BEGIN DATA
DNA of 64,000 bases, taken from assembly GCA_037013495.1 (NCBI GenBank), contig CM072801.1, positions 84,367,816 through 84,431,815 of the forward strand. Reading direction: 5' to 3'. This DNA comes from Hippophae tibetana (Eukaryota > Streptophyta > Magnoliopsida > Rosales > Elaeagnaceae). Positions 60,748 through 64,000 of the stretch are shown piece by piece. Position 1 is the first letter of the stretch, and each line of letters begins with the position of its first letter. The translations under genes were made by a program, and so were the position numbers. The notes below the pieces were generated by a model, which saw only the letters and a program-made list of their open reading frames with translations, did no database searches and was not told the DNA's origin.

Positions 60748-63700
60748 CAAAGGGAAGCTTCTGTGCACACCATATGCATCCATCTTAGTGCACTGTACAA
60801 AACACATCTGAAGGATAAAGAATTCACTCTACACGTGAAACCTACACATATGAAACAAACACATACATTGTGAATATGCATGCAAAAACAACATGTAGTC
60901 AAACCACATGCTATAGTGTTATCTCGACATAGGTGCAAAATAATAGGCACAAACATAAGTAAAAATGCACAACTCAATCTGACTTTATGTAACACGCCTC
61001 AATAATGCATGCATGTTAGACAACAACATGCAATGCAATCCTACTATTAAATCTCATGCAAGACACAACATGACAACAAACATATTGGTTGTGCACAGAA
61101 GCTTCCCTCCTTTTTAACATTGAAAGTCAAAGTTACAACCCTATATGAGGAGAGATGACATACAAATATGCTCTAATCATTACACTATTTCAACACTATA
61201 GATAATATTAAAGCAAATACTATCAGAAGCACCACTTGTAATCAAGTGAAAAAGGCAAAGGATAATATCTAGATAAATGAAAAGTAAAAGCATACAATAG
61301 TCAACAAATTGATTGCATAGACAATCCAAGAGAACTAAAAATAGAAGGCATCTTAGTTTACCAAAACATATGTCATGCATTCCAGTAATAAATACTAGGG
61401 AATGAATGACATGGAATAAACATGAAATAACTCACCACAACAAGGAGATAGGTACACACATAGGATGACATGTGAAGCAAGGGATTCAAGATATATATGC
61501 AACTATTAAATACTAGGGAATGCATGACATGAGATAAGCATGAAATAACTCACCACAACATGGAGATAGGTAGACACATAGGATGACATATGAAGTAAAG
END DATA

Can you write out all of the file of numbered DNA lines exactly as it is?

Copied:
DNA of 64,000 bases, taken from assembly GCA_037013495.1 (NCBI GenBank), contig CM072801.1, positions 84,367,816 through 84,431,815 of the forward strand. Reading direction: 5' to 3'. This DNA comes from Hippophae tibetana (Eukaryota > Streptophyta > Magnoliopsida > Rosales > Elaeagnaceae). Positions 60,748 through 64,000 of the stretch are shown piece by piece. Position 1 is the first letter of the stretch, and each line of letters begins with the position of its first letter. The translations under genes were made by a program, and so were the position numbers. The notes below the pieces were generated by a model, which saw only the letters and a program-made list of their open reading frames with translations, did no database searches and was not told the DNA's origin.

Positions 60748-63700
60748 CAAAGGGAAGCTTCTGTGCACACCATATGCATCCATCTTAGTGCACTGTACAA
60801 AACACATCTGAAGGATAAAGAATTCACTCTACACGTGAAACCTACACATATGAAACAAACACATACATTGTGAATATGCATGCAAAAACAACATGTAGTC
60901 AAACCACATGCTATAGTGTTATCTCGACATAGGTGCAAAATAATAGGCACAAACATAAGTAAAAATGCACAACTCAATCTGACTTTATGTAACACGCCTC
61001 AATAATGCATGCATGTTAGACAACAACATGCAATGCAATCCTACTATTAAATCTCATGCAAGACACAACATGACAACAAACATATTGGTTGTGCACAGAA
61101 GCTTCCCTCCTTTTTAACATTGAAAGTCAAAGTTACAACCCTATATGAGGAGAGATGACATACAAATATGCTCTAATCATTACACTATTTCAACACTATA
61201 GATAATATTAAAGCAAATACTATCAGAAGCACCACTTGTAATCAAGTGAAAAAGGCAAAGGATAATATCTAGATAAATGAAAAGTAAAAGCATACAATAG
61301 TCAACAAATTGATTGCATAGACAATCCAAGAGAACTAAAAATAGAAGGCATCTTAGTTTACCAAAACATATGTCATGCATTCCAGTAATAAATACTAGGG
61401 AATGAATGACATGGAATAAACATGAAATAACTCACCACAACAAGGAGATAGGTACACACATAGGATGACATGTGAAGCAAGGGATTCAAGATATATATGC
61501 AACTATTAAATACTAGGGAATGCATGACATGAGATAAGCATGAAATAACTCACCACAACATGGAGATAGGTAGACACATAGGATGACATATGAAGTAAAG